There were no public consultations on the route network. Our transport planners simply joined the dots of HDB new towns to form the basic east-west, north-south network. Population centres were concentrated around HDB new towns. In this way, the MRT served most of the population who did not have cars.

In retrospect, serving HDB heartlanders first was driven more by politics than economics. According to transport economists, a circular line which we are now completing would be more optimal. In a wheel-and-spoke configuration, there would be a constant flow of traffic through the day.

The LTA then was so kiasu (Hokkien for afraid to lose) about unused train capacity during off-peak hours that it required the two MRT operators to cease some of their parallel bus services. Unwittingly, LTA enabled the two MRT operators to coalesce into a perfect duopoly.

With the new circle line in service, it may be time to test Dr Goh Keng Swee's thesis that allowing a bus-based system can be a third viable transport option to serve a five million-strong population.

Lastly, public policy issues on land, which touch on water and nature reserves.

Singapore has been dismissed as a tiny speck of land on the horizon. Even with incremental land reclamation, we are unlikely to expand beyond our current size of about 710 sq km. At a very basic level, human habitation is possible only where there is water.

In the 1960s, we obtained the services of Professor Julius Cahen from Technion (Israel Institute of Technology) to advise us on industrial development. He was amazed that with 90 inches (2.29m) of rain a year, we faced the threat of water shortage. Having a very agile mind, he suggested that we negotiate with the Johor government to dam up the Strait of Johor at both ends to form a huge reservoir fed by rivers from Johor and Singapore.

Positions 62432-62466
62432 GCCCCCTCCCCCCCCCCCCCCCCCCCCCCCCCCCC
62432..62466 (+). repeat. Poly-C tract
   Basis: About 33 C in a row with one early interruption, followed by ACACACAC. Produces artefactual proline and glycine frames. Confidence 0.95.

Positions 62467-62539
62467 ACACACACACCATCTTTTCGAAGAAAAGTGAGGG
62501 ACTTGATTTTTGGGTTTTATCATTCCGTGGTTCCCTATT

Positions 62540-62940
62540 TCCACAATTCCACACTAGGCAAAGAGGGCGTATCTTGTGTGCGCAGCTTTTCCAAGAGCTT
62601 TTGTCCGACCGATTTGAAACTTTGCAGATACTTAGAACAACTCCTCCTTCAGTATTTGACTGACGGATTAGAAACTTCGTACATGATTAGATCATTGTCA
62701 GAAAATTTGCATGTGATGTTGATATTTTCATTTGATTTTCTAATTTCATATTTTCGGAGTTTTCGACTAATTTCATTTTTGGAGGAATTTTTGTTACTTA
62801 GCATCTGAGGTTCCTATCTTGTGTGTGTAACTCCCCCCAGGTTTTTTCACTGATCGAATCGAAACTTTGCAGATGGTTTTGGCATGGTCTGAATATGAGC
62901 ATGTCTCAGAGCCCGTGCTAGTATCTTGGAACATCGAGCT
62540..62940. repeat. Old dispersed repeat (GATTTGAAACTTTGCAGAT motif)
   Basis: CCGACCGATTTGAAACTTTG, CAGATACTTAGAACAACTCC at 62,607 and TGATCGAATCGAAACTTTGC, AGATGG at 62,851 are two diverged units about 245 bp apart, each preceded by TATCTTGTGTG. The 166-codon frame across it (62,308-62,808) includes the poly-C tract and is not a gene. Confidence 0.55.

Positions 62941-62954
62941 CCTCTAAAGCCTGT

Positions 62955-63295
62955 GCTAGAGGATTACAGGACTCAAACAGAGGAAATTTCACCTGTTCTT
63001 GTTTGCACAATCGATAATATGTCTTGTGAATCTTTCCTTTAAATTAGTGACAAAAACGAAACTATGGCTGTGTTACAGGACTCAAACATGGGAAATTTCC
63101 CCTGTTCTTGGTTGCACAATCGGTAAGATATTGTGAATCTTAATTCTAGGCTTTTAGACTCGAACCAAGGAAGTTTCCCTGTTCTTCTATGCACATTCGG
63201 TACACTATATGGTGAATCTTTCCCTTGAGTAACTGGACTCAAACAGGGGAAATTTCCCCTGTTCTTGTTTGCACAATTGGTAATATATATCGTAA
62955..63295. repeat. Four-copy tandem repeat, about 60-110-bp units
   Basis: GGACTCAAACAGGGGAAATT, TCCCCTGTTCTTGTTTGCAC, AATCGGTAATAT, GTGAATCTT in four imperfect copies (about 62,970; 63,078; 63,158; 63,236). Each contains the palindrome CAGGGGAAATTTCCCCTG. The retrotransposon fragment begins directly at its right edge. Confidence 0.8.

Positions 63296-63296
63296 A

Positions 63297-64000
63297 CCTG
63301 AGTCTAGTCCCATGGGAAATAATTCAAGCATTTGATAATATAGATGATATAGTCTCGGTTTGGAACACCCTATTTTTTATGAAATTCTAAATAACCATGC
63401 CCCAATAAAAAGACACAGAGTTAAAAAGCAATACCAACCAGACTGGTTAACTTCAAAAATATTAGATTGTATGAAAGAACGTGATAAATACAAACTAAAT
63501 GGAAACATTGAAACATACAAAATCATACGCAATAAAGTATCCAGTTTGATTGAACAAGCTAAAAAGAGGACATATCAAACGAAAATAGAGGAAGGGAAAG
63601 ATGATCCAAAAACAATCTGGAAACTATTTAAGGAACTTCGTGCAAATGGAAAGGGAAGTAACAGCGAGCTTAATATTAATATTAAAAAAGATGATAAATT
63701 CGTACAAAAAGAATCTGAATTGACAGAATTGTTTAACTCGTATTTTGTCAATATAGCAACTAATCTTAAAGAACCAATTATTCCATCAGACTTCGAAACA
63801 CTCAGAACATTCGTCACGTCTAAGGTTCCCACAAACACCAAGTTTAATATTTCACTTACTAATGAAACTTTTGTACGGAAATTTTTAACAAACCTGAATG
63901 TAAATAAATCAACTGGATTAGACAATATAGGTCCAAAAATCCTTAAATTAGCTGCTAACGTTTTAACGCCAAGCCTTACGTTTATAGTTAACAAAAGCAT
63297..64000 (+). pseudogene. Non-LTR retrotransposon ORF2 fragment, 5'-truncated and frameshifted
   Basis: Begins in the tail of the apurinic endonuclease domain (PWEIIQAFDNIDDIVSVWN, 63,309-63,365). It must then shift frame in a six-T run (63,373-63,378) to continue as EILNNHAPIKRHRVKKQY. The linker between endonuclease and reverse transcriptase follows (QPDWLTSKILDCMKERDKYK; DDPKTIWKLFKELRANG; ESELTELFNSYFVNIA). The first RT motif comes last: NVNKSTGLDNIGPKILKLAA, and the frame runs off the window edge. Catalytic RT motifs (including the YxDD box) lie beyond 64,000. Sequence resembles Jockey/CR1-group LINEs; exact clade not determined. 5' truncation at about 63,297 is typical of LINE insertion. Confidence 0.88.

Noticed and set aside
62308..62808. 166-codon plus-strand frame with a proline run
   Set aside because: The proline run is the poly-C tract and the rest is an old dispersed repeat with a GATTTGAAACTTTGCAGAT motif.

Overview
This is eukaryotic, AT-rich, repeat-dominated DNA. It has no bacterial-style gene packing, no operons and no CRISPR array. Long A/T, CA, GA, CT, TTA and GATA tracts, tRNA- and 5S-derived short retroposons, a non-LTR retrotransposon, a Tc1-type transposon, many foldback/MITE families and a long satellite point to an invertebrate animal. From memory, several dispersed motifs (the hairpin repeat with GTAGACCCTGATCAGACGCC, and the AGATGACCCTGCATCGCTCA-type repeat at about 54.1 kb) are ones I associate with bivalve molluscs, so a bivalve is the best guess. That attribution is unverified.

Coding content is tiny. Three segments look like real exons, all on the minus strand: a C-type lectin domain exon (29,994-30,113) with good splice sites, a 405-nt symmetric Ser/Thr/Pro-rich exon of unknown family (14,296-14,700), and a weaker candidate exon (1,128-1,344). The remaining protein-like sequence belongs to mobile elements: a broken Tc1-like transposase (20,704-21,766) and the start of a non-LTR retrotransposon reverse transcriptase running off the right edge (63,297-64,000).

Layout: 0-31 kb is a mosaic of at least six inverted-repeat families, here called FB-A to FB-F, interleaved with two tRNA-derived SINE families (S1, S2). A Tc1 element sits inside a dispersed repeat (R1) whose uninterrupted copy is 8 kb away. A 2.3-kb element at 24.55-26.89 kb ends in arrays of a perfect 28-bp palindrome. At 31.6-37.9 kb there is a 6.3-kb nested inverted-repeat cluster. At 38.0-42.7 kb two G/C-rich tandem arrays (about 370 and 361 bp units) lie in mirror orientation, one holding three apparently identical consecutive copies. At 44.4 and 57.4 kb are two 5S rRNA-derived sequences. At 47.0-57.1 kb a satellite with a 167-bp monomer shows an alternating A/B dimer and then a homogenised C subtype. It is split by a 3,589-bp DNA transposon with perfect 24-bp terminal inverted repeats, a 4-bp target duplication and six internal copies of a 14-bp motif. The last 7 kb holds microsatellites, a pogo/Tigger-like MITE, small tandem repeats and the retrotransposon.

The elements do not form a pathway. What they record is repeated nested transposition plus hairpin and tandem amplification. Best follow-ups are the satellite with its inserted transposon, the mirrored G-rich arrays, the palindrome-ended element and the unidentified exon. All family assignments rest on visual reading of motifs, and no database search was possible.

Some 50 years later, we built the Marina Barrage to serve as a reservoir to receive the abundance of tropical storm run-off. Though there was constant bickering between the PUB and the HDB over the use of land as water catchments and/or housing, we did not seriously consider alternative sources of water. Desalination of sea water was too expensive. Desalinated water in the 1970s would have cost $4 per cu m, about 10 times higher than treating natural rainfall.

Former Malaysian premier Mahathir Mohamad's threat to raise the price of raw water concentrated our minds as nothing else could. The PUB rushed to construct a whole network of drains and canals to trap water rushing down HDB rooftops. Before then, PUB had considered such a scheme impractical.

As a result, the park connector scheme proposed by the National Parks Board 20 years ago became a reality. By linking parks and nature reserves into a seamless whole, Singapore is being transformed from a garden city into a city set in a garden.

I hope my four examples will persuade you that it is not just economics. Good politics is in fact the bedrock of good urban governance. And good governance more than anything else makes a city a desirable address for your family, business or just life itself.

The writer is a former permanent secretary. This is an edited text of a lecture delivered on Tuesday to participants in the Leaders in Urban Governance Programme at the Centre for Liveable Cities.